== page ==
For thirteen and a half years, Peri was my constant companion. My husband—then a friend with uncertain possibilities—was with me when I got her as a six week old puppy from a North Dakota farm family. I knew she was the one when I picked her up and she licked me on the nose. She was mostly gray, although her floppy little ears were black and there was a heart-shaped white spot on her forehead. If that wasn’t a sign that I needed her, I don’t know what was. The child hovering over the litter of pups—about ten years old with a French braid in waist-length hair—told me at first that she wasn’t available but was contradicted by the mother. I didn’t help ease the child’s loss when I tried to console (what I thought was) her by trying to recruit (what I thought was) her for the Girl Scout troop my roommate and I had started, only to be told indignantly that HE was a BOY. Oops. I tried lamely to cover by saying I’d meant any sisters he might have could join, but he saw through me.
Despite the awkward start to our relationship, Peri proved herself the best dog I could possibly have asked for. Her name is short for Esperance—French for “Hope”—because I was battling a depression so bleak that I felt there was no real reason to be living. I had a crush on Paul, of course, but his signals were so unreadable that I’d given up on the idea that he might want to be anything more than friends. I felt alone, adrift, uncertain of anything but how little my absence would mean to the world.
That’s why I’d decided to get a dog. It was a stupid move; I was making $11,000 a year plus food stamps as an Americorps volunteer, and I didn’t know where I’d live when my year in North Dakota was up. But if I had a dog, at least I wouldn’t be alone. At least I would have SOME meaning. And I was right.
Peri’s presence was a comforting light that helped guide me through the darkness. She was a smart little dog—she almost housetrained herself, and true to her blue heeler ancestry, she heeled when I walked her without any kind of formal training. I don’t think she was a purebred heeler, but she had enough in her that that was my default description of her breed. And the name was significant because she did indeed heal me.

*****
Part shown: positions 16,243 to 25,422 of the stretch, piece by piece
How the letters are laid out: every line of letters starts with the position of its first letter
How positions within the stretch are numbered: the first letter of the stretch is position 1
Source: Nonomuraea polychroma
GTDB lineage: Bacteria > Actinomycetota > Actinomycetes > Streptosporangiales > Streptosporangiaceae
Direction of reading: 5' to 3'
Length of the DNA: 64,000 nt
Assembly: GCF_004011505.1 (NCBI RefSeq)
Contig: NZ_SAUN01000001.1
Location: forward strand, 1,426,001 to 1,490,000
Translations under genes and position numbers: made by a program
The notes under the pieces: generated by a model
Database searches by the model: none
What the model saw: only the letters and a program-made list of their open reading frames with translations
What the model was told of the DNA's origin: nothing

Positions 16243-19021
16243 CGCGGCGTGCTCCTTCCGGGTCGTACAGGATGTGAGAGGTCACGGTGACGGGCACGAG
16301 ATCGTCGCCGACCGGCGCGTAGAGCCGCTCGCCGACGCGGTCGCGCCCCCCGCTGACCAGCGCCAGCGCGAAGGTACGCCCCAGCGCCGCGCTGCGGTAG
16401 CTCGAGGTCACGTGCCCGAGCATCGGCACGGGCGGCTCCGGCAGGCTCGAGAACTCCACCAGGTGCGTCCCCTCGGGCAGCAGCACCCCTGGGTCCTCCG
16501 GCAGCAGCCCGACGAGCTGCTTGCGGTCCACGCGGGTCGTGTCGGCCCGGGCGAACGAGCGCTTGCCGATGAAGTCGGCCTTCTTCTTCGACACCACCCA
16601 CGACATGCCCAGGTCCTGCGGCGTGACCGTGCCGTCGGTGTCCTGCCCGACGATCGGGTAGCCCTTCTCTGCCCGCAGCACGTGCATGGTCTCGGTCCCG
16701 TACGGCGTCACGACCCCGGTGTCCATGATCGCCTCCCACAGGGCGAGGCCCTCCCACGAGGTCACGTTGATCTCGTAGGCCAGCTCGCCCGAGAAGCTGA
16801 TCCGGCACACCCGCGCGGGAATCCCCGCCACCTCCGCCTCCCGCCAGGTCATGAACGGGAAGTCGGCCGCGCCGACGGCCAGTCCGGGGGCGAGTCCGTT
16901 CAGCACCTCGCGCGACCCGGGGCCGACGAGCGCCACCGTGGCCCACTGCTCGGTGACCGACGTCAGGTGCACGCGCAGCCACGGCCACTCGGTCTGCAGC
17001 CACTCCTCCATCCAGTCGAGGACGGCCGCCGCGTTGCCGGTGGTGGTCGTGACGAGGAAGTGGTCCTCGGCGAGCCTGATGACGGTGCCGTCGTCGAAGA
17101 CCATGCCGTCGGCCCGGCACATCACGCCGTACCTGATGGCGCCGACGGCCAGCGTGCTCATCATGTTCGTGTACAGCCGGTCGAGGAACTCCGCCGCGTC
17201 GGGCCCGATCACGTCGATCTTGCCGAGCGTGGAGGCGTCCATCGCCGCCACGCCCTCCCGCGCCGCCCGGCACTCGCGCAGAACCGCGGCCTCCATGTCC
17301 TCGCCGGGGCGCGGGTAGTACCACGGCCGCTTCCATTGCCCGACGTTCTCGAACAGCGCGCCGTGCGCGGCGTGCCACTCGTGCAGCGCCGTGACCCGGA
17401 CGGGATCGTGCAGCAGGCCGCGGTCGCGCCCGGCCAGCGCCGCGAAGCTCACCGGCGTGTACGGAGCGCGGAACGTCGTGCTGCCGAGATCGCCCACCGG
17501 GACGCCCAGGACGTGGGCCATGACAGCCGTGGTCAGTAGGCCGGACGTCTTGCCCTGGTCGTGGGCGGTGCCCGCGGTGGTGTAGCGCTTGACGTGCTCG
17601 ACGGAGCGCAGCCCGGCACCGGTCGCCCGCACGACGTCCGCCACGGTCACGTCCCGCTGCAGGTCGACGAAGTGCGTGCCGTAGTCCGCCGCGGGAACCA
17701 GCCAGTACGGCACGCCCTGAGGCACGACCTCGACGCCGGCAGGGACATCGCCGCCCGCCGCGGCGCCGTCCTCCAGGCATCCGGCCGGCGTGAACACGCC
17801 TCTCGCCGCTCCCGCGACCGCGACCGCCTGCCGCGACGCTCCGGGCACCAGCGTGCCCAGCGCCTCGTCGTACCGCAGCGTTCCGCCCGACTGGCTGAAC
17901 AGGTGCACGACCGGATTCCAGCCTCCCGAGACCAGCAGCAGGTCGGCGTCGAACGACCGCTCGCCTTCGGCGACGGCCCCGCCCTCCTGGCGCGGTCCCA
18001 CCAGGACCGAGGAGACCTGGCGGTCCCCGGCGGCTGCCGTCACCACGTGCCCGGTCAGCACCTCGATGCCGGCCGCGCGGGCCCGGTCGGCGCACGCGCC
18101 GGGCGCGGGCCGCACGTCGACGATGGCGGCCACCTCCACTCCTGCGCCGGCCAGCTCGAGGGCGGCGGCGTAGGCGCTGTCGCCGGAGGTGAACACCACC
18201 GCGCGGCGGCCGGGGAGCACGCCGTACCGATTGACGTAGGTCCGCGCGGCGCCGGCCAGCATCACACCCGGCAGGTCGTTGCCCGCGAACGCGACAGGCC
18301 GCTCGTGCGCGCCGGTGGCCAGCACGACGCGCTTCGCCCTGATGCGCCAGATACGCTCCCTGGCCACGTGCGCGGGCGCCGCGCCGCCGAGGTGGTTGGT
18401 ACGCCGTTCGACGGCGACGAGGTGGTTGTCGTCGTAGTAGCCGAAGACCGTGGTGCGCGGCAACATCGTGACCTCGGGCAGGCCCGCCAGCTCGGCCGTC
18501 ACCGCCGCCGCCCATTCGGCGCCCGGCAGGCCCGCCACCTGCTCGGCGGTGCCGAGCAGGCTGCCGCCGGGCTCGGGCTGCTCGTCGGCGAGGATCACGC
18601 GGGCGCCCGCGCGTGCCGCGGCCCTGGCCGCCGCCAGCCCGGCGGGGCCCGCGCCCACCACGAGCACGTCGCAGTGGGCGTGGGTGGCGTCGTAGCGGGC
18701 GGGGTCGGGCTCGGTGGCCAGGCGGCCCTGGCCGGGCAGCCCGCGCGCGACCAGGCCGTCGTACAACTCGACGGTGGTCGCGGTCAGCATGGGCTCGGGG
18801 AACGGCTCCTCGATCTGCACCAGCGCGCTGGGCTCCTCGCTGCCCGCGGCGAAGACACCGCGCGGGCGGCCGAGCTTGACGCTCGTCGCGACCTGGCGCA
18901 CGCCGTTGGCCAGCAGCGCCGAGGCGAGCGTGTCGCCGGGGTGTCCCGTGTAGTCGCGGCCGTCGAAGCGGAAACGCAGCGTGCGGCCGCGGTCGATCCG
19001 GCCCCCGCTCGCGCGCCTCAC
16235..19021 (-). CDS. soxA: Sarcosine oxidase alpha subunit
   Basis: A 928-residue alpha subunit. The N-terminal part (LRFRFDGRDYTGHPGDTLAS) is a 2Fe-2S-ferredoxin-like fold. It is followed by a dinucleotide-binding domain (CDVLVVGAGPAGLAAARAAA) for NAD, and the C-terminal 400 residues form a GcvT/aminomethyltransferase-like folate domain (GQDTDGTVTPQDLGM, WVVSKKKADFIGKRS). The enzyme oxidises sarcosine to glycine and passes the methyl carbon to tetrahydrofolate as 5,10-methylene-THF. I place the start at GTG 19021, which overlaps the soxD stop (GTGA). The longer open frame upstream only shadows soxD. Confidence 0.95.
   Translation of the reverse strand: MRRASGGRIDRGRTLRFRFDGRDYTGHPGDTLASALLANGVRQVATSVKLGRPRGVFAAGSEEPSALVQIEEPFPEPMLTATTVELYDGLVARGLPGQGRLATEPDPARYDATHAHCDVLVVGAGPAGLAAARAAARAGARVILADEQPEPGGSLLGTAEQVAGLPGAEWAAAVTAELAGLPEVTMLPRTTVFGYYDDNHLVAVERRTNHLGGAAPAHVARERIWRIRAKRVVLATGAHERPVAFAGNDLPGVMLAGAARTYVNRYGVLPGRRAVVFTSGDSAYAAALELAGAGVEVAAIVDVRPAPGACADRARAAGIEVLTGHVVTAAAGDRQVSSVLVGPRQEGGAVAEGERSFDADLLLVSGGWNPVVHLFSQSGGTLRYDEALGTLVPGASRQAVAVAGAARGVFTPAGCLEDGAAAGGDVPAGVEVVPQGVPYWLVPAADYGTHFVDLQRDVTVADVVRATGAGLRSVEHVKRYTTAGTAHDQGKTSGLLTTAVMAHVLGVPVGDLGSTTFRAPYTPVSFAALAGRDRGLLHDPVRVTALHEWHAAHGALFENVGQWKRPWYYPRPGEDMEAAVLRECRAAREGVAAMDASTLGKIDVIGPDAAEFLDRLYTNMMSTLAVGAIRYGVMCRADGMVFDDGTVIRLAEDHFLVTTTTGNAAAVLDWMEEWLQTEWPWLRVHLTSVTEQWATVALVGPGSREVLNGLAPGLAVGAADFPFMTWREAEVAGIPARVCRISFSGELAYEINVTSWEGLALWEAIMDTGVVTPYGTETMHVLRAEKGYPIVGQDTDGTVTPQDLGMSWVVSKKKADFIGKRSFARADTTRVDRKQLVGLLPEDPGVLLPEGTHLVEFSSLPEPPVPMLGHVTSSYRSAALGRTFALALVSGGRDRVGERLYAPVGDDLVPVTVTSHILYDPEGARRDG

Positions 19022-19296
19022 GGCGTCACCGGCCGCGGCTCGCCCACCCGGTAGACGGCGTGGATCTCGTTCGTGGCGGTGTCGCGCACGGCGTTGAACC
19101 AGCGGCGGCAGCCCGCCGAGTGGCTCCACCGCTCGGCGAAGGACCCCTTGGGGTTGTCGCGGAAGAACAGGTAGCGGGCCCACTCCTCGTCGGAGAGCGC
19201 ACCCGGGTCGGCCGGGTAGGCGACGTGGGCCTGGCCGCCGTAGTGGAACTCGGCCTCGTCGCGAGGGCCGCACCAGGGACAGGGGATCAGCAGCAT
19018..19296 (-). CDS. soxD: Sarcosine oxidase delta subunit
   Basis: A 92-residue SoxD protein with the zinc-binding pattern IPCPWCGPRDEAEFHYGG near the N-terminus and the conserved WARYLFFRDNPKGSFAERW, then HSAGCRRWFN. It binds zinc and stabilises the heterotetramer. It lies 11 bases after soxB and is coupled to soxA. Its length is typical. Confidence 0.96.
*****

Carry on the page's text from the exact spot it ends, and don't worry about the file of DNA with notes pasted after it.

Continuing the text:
Over the rest of my Americorps year, Paul and I became more serious, but the year’s end left our status ambiguous. I returned to Wisconsin to take a job as an English and French teacher; Paul spent the next year travelling around the Southeast as an Americorps—NCC volunteer. Then he went to Laramie to attend Wyotech, so our separation entered its second year.
I knew I loved him, but I didn’t know how our relationship would turn out. He would occasionally write to me from Laramie explaining that he needed some money, and I would send him checks for $100, carefully scraped from my $23,000-a-year-before-taxes teacher’s salary. I thought I was being devoted and helpful, but there was always the nagging voice in my head whispering that I was being a sucker and nothing more.
This uncertainty, combined with the nightmarish frustration of trying to teach classes I’d never taught with no existing curriculum, few textbooks, and almost no experience, caused my depression to intensify. I truly wanted to die—accidentally, of course; I wouldn’t actually attempt to do it myself. Without Peri, I probably would have consciously or subconsciously gotten myself killed in car accident. I would put her in the car whenever I could because I knew that no matter how I felt about MYSELF, I would never harm my DOG.
Peri’s presence in the car, her quiet companionship, the peace of walking with her through the park—these were all things that pulled me through those two dark years. When Paul graduated from Wyotech and joined me in Wisconsin, things were still tough. It took him a long time to find a job, and my salary was hardly extravagant, and our relationship was still uncertain for a long time.
Things eventually worked out into as close to a fairy tale end as one could hope for in a mundane world. Paul and I married and had a smart, healthy, and wonderful son. We bought a house in the country south of Augusta, and we both love where we live. We went through a lot of changes, but one constant was Peri.
For thirteen and a half years, she was friend, walking companion, silent comforting presence in the night. She was near me in the morning; she knew my daily routine and would be waiting for me as I moved through the house; she would run out to greet me when I pulled up in my car after being away from home. Even if the roads were bad and a journey was particularly harrowing, I would see her eyes shining in the darkness and know that I was finally safe.
Then she was gone.